2. add the undeployOldVersions="true" parameter to Host in server.xml
3. Start rolling updates

Of course the entire process in real life is a lot more complex. It involves automated testing of the application before it gets released, automated copying of files to the server - stuff like that. But the essential piece is there and you get it absolutely for free. Please note that since it is the entire version of the application being updated it is OK to have your dependencies updated as well with such an update. This will just work.

Here's the link to the relevant configuration options in Tomcat:

Happy CDing!

Wednesday, September 17, 2014

Running transmission as a different user

Sometimes things should just be easier. One config file, restart, done. This time I faced quite a different daemon so I though I'll share since it took me a while to figure it out. It's about the transmission-daemon running as a different user.

The why?
I need to download files from the Internet using BitTorrent protocol (like Ubuntu ISO for example) and I'd like to do that using a computer that's serving as my home server.

What's difficult?
First of all there's no place in any of the configuration files to tell you which user is it going to be that's running the daemon. That secret is safely guarded inside /etc/init.d/transmission-daemon. You'll find this kind of line:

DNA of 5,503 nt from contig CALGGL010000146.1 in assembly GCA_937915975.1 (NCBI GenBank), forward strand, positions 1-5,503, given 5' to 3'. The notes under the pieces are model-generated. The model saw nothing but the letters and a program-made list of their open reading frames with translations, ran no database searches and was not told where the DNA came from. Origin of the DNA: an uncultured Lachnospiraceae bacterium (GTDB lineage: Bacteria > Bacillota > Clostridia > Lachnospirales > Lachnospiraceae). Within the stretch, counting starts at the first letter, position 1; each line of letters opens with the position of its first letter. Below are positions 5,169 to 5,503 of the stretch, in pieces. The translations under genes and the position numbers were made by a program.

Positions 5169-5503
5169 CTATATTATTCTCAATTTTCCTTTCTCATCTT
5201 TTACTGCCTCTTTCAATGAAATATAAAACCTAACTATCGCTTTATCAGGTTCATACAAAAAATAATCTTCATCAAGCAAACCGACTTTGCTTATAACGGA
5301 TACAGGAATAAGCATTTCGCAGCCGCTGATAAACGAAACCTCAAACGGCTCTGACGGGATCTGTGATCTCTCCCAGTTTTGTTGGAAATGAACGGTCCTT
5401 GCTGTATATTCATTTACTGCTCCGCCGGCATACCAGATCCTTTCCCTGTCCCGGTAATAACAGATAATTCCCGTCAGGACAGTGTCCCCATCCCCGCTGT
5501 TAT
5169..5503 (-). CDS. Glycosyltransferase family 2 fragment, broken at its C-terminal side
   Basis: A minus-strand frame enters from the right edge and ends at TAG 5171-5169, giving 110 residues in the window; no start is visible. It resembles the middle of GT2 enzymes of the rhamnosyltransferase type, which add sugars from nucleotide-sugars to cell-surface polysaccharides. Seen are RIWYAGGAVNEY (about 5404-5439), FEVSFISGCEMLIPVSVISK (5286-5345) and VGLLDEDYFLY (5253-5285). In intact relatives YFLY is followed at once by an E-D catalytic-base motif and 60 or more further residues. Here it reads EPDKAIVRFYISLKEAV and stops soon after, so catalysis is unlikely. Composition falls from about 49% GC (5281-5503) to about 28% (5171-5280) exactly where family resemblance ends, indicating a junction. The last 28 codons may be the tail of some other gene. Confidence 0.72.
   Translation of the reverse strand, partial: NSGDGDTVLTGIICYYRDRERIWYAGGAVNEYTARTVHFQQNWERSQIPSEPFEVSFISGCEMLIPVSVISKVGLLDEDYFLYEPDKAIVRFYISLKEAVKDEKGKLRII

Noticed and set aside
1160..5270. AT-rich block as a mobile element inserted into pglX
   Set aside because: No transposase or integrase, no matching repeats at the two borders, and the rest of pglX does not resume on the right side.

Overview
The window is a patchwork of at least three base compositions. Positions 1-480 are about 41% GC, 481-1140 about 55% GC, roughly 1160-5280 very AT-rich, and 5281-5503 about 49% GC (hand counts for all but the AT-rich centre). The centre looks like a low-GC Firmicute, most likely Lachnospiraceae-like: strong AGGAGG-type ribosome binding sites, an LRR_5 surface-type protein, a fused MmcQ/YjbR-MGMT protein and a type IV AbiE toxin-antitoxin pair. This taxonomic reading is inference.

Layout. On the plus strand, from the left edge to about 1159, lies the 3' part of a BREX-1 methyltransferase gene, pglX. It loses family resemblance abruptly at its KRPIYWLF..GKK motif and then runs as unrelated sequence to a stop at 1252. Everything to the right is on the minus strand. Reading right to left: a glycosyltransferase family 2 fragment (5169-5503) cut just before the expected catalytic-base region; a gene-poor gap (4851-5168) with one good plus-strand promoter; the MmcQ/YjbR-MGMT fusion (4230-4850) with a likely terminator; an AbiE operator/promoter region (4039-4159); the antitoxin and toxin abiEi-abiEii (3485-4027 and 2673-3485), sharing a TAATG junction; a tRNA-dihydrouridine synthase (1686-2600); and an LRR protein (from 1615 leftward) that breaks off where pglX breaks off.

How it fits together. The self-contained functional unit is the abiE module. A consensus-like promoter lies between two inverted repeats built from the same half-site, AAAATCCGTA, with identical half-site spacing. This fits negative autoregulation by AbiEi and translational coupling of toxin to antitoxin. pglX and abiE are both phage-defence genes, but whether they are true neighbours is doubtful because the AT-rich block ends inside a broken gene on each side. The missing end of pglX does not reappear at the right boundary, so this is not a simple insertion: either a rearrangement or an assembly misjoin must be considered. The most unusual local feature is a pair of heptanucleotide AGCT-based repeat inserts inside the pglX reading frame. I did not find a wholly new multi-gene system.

So you'd think that's all then. We change it to something like


and life's easy. Well, not exactly. If you try to do this you'll see that transmission-daemon tries to start but fails rapidly. To diagnose what's wrong you'll want to use this daemon in foreground mode like this

transmission-daemon -f --config-dir /var/lib/transmission-daemon/info --log-debug

But that'll only tell you that there are permission issues and that some files that apparently may even have permissions like 666 on folders that will have 777 permissions will still not be out of reach. The problem lies in the default configuration of the daemon. It keeps it's configuration data in /var/lib/transmission-daemon/info however it's customary to store such information in /etc which Ubuntu and Mint do. And so there's a /etc/transmission-daemon/settings.json with the ownership of debian-transmission and it's then linked to the place where Transmission awaits it (/var/lib/transmission-daemon/info/settings.json)

The solution
So here's what I did. I first stopped the deamon or else my configuration file would get overwritten. Then I changed the ownership of the entire structure of /var/lib/transmission-daemon to nobody:nogroup like so

chown -R nobody:nogroup /var/lib/transmission-daemon

Then I removed the /var/lib/transmission-daemon/info/settings.json link and replaced it with the /etc/transmission-daemon cusine:

sudo mv /etc/tranmission-daemon/settings.json /var/lib/transmission-daemon

and I updated the ownership of that file again:

chown -R nobody:nogroup /var/lib/transmission-daemon/info/settings.json

That's it! Transmission now runs as user nobody:nogroup creating new files and folders as nobody:nogroup and life is easier again